Normally, when an intense laser pulse interacts with an atom it generates agitation on the micro-scale and this interaction produces a single ionisation, where one electron is ejected from the atom. Sometimes, however, two electrons can be removed from the atom at the same time, which results in the more complex process of double ionisation. Now researchers have observed this process at attosecond time scales.
These coatings offer protection against rust, scratches and moisture and improve adhesion: Surfaces with a nano coating. A new plasma process enables these coatings to be applied more easily and cost-efficiently - on an industrial scale.
Publicly funded research should benefit everyone, not bury findings in obscure or expensive journals. The European Commission wants results from Seventh Framework Programme (FP7) and Horizon 2020 projects to produce fully 'open access' publications; a project is now promoting open access and building a portal for all FP7 project publications and datasets.
The key challenges for THz technology are the development of a compact high power source and high sensitivity detector operating at room temperature. A recent discovery of a new, efficient protocol for THz wave generation that utilizes the enhancement of light between nanometer-scale electrical contacts may provide a solution.
Researchers at the Institute of Bioengineering and Nanotechnology (IBN), the world's first bioengineering and nanotechnology research institute, have developed a miniaturized biochip for investigating the effect of drugs on cancer stem cells.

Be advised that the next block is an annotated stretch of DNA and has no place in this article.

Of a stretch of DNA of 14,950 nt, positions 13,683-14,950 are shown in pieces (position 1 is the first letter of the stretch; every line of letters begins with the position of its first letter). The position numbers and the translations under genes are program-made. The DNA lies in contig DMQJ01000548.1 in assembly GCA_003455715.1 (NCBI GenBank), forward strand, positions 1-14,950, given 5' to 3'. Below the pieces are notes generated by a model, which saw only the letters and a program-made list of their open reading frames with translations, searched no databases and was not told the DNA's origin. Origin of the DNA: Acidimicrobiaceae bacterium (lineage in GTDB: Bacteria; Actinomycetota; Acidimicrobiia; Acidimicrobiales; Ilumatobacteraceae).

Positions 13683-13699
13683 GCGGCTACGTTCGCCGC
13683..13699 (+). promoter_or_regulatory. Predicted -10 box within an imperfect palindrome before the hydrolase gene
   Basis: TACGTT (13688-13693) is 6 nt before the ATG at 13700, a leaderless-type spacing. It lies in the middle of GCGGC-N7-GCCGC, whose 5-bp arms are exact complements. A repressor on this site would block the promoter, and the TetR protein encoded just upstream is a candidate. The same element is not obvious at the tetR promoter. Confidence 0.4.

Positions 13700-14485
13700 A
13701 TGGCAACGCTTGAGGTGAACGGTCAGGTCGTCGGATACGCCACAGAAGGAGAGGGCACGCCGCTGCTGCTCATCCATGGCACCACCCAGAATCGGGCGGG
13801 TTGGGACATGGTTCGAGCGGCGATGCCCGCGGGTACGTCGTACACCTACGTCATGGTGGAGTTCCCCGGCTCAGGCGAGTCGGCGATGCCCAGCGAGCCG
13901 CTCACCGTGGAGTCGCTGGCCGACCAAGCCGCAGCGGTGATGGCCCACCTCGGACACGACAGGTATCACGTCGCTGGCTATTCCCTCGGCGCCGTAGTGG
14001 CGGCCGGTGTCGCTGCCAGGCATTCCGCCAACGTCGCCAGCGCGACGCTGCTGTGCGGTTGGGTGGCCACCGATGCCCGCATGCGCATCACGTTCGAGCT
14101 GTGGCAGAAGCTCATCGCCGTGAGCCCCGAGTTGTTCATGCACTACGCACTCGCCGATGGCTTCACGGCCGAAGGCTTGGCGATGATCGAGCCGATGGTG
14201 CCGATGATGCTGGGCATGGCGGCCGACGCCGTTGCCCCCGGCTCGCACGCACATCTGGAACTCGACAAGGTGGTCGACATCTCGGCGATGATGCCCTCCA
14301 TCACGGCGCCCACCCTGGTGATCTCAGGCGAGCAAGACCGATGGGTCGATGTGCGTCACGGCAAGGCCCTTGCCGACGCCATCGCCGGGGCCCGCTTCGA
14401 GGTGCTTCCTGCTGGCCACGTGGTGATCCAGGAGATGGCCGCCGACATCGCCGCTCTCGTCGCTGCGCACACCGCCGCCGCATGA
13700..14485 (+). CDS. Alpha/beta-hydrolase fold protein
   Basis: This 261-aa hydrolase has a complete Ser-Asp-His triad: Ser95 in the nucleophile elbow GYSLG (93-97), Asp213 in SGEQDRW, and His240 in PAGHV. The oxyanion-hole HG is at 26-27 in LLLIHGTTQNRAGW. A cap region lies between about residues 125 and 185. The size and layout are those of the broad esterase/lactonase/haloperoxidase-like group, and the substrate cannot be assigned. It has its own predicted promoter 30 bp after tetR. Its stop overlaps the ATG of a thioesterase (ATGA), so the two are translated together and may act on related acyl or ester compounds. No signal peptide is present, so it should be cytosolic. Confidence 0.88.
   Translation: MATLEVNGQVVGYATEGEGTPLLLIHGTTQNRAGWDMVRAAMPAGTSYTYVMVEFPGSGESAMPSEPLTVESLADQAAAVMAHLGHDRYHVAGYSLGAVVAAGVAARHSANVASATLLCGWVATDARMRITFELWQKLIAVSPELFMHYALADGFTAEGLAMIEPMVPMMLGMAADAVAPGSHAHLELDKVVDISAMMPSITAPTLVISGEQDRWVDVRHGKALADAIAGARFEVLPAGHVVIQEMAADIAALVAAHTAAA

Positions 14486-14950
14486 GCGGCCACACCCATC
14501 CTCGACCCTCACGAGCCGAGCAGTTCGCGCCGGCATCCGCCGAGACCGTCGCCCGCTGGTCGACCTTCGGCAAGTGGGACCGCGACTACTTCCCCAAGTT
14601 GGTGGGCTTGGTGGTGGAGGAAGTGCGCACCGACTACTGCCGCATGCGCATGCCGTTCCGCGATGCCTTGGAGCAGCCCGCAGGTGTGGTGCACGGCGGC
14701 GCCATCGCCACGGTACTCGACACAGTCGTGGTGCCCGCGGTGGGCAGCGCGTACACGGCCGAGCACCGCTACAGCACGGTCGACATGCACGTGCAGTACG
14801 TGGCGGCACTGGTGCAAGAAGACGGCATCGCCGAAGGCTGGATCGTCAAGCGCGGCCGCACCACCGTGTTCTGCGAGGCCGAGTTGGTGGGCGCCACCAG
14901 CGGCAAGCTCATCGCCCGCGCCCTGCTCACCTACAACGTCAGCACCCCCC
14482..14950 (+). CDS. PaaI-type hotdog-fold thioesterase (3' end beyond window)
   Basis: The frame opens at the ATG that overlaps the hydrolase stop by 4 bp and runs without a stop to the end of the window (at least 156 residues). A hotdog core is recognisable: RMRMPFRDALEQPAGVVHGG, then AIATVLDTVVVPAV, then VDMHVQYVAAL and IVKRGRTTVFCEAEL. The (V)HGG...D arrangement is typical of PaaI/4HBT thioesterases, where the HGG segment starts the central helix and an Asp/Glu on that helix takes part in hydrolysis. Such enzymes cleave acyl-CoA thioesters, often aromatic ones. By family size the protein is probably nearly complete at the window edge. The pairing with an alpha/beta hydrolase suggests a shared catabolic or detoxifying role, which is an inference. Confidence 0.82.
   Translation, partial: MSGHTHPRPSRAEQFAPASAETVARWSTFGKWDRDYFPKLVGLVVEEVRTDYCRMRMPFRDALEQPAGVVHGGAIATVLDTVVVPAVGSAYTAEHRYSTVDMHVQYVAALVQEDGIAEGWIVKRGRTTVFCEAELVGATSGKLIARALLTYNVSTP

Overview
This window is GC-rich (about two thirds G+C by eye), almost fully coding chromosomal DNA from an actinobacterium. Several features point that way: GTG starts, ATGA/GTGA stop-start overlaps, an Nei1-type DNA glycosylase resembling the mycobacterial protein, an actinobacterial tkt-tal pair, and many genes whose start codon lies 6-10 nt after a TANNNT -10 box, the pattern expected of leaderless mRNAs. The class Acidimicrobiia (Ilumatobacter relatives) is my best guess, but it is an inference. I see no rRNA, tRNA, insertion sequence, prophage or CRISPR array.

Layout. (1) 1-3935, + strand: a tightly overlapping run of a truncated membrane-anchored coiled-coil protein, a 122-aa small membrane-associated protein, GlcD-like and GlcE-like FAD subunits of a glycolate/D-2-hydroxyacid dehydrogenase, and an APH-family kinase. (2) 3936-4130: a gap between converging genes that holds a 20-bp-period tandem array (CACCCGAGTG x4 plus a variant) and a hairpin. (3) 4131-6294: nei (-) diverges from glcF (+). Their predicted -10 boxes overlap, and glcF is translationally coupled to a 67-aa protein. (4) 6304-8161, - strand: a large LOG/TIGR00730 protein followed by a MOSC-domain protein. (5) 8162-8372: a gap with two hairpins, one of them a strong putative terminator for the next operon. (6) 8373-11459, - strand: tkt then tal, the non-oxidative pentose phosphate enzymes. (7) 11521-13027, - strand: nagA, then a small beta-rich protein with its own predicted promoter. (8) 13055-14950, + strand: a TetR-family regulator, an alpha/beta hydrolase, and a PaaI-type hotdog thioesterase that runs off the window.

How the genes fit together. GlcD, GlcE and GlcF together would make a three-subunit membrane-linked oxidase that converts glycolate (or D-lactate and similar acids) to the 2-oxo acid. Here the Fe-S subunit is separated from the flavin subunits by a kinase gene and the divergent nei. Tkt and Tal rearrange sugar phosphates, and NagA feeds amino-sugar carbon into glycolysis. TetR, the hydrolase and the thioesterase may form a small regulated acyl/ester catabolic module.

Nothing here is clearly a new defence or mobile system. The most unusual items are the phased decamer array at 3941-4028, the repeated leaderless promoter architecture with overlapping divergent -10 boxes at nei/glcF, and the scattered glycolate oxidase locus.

Seven years ago, when white-light quantum dots were discovered accidentally in a Vanderbilt chemistry lab, their efficiency was too low for commercial applications and several experts predicted that it would be impossible to raise it to practical levels. Today, however, Vanderbilt researchers have proven those predictions wrong by reporting that they have successfully boosted the fluorescent efficiency of these nanocrystals from an original level of three percent to as high as 45 percent.
This mirror-image phenomenon - known as chirality or "handedness" - has captured the imagination of a UCLA research group led by Thomas G. Mason, a professor of chemistry and physics and a member of the California NanoSystems Institute at UCLA.
A cross-disciplinary team of researchers at the University of Maryland has designed a molecular container that can hold drug molecules and increase their solubility, in one case up to nearly 3000 times. Their discovery opens the possibility of rehabilitating drug candidates that were insufficiently soluble.